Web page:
In a world when journalists are operating in increasingly harsh and difficult conditions, and are hit by lawsuits to stop them doing that, they need lawyers independent enough to stand up with them in court. This is an issue that the latest edition of Index on Censorship magazine looks at in detail.
“While at a conference, I spoke to journalists under extreme pressure. They told me: ‘When the independence of the justice system is gone then that is it. It’s all over.” We need to make a wider public argument about the importance of the judiciary. It’s something we should all be talking about in the local cafe. The average citizen needs to be vigilant to make sure the line between those making the laws and those sitting in judgement is not blurred. Our fundamental rights depend on it,” Rachael Jolley, editor of Index on Censorship, said.
In the latest magazine we look at a global phenomena where powerful governments are trying to unpick the independence of legal systems, to bring them under more direct influence, and the implications for global freedom of expression and freedom of the media.
With contributions from Kaya Genc in Turkey; Stephen Woodman on the Mexican government’s promises to rebuild the pillars of democracy and what hasn’t happen; Jan Fox on Donald Trump’s trampling of democratic norms; Karoline Kan on China’s retaliation against lawyers who argue for human rights, Caroline Muscat on independent news in Malta, Melanio Escobar and Stefano Pozzeban on Venezuela’s abuse of judicial power, Viktoria Serdult on how the Hungarian prime minister is pressurising independence in all its forms, Silvia Nortes on the power of the Catholic church in increasingly secular Spain.
In China, hundreds of human rights lawyers are in prison; in England and Wales, it has become more of a financial risk for ordinary people to go to court; in Brazil, the new president has appointed a judge who was very much part of the election campaign to a super-ministerial role. In Turkey, the Erdogan government is challenging the opposition candidate’s win in Istanbul’s mayoral elections. Hungary’s Orban has been set out plans to introduce new types of courts under the nose of the EU (although there appears to have been a U-turn).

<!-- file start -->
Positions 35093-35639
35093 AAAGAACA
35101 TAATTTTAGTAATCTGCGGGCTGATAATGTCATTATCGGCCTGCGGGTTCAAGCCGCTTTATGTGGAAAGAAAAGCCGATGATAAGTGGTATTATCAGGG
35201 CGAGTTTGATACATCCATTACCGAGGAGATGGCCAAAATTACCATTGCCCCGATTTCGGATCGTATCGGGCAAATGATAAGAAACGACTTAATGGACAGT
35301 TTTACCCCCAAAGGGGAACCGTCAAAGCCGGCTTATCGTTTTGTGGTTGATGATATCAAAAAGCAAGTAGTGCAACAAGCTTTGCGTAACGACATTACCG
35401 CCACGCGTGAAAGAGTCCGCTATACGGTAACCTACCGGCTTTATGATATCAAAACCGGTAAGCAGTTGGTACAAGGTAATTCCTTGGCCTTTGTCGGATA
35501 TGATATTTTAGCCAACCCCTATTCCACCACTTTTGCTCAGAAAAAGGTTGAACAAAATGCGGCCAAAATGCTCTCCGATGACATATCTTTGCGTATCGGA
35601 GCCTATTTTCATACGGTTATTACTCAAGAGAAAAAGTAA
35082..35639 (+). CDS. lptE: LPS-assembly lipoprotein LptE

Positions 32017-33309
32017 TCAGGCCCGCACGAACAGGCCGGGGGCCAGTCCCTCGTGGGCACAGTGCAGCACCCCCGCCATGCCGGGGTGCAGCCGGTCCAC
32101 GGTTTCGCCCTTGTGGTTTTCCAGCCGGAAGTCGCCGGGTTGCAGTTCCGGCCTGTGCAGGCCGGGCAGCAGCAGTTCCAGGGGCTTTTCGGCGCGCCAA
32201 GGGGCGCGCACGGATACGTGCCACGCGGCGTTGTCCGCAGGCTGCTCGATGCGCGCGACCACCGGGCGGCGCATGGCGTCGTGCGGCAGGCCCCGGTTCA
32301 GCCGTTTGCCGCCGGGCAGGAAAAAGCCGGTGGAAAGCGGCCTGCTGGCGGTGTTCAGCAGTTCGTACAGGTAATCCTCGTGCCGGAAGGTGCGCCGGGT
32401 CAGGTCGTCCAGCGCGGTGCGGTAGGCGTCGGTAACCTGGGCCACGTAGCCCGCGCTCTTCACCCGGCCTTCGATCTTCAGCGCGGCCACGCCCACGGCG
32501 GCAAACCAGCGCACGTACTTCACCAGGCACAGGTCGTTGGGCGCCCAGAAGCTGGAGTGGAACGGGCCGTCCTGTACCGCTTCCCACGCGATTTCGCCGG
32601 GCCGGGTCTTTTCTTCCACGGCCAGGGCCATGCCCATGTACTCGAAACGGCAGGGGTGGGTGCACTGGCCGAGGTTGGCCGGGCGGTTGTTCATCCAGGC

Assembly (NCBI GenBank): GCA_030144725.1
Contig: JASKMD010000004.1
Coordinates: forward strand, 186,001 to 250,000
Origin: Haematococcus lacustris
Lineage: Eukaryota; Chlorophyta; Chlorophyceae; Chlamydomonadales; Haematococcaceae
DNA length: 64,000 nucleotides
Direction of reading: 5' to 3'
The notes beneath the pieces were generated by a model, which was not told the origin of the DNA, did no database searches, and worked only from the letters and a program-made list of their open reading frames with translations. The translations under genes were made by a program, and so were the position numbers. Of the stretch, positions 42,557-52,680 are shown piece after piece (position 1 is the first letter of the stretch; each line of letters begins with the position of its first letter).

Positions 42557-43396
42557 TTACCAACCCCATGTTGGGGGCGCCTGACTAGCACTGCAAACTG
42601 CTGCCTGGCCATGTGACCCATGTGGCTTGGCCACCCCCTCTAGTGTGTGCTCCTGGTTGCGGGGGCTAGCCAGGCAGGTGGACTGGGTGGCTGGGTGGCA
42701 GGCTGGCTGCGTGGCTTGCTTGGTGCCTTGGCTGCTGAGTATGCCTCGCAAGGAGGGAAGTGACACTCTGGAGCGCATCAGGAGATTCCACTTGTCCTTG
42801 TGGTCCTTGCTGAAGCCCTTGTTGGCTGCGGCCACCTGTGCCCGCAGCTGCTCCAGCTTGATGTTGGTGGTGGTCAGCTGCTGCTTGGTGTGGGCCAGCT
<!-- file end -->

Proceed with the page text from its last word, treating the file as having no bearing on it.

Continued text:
We have an exclusive interview with imprisoned author and journalist Ahmet Altan, who was accused of inserting subliminal messages in support of the attempted July 2016 coup into a television broadcast and was sentenced to life in prison, told us: “I came out against the unlawful practices of both the era of military tutelage and that of the AKP [the ruling Justice and Development Party]: I believe I am a target of their anger.” The issue also includes the first English translation of an extract from his 2005 novel The Longest Night.
“Ahmet’s case is a perfect illustration of what can happen when the rule of law and courts are aligned with the political will of an increasingly authoritarian government,” Jolley commented.
About Index on Censorship Magazine
Since its establishment in 1972, Index on Censorship magazine has published some of the greatest names in literature including Samuel Beckett, Nadine Gordimer, Mario Vargas Llosa, Hilary Mantel and Kurt Vonnegut. It also has published some of the greatest campaigning writers of our age from Vaclav Havel to Amartya Sen and Ariel Dorfman plus journalism from Mexico, Argentina, South Africa, China, India, Turkey and more. Editor Rachael Jolley was named British Society of Editors’ editor of the year in the specialist publication category (2016) and the magazine has received numerous awards including the APEX Award for Excellence and the Hermann Kesten prize.
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